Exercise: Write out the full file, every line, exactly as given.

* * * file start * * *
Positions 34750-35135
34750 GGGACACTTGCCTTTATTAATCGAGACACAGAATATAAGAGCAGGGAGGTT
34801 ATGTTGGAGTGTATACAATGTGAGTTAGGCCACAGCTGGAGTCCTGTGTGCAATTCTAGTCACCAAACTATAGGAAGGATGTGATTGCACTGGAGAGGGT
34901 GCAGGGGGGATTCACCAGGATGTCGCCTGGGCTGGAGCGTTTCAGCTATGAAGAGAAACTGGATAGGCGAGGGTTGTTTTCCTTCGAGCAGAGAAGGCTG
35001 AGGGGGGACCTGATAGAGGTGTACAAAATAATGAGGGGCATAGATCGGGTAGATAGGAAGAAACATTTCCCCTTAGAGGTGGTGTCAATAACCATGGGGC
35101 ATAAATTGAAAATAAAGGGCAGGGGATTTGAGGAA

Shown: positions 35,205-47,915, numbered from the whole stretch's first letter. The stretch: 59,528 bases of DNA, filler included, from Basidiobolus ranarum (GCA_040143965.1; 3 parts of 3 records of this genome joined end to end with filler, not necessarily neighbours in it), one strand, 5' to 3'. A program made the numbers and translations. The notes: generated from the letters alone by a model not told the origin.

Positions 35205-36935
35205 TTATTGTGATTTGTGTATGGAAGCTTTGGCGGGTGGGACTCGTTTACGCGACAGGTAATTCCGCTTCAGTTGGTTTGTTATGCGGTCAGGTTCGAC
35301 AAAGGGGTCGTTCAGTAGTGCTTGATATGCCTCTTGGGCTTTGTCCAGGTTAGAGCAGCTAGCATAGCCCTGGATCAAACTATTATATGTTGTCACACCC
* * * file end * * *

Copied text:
Positions 34750-35135
34750 GGGACACTTGCCTTTATTAATCGAGACACAGAATATAAGAGCAGGGAGGTT
34801 ATGTTGGAGTGTATACAATGTGAGTTAGGCCACAGCTGGAGTCCTGTGTGCAATTCTAGTCACCAAACTATAGGAAGGATGTGATTGCACTGGAGAGGGT
34901 GCAGGGGGGATTCACCAGGATGTCGCCTGGGCTGGAGCGTTTCAGCTATGAAGAGAAACTGGATAGGCGAGGGTTGTTTTCCTTCGAGCAGAGAAGGCTG
35001 AGGGGGGACCTGATAGAGGTGTACAAAATAATGAGGGGCATAGATCGGGTAGATAGGAAGAAACATTTCCCCTTAGAGGTGGTGTCAATAACCATGGGGC
35101 ATAAATTGAAAATAAAGGGCAGGGGATTTGAGGAA

Shown: positions 35,205-47,915, numbered from the whole stretch's first letter. The stretch: 59,528 bases of DNA, filler included, from Basidiobolus ranarum (GCA_040143965.1; 3 parts of 3 records of this genome joined end to end with filler, not necessarily neighbours in it), one strand, 5' to 3'. A program made the numbers and translations. The notes: generated from the letters alone by a model not told the origin.

Positions 35205-36935
35205 TTATTGTGATTTGTGTATGGAAGCTTTGGCGGGTGGGACTCGTTTACGCGACAGGTAATTCCGCTTCAGTTGGTTTGTTATGCGGTCAGGTTCGAC
35301 AAAGGGGTCGTTCAGTAGTGCTTGATATGCCTCTTGGGCTTTGTCCAGGTTAGAGCAGCTAGCATAGCCCTGGATCAAACTATTATATGTTGTCACACCC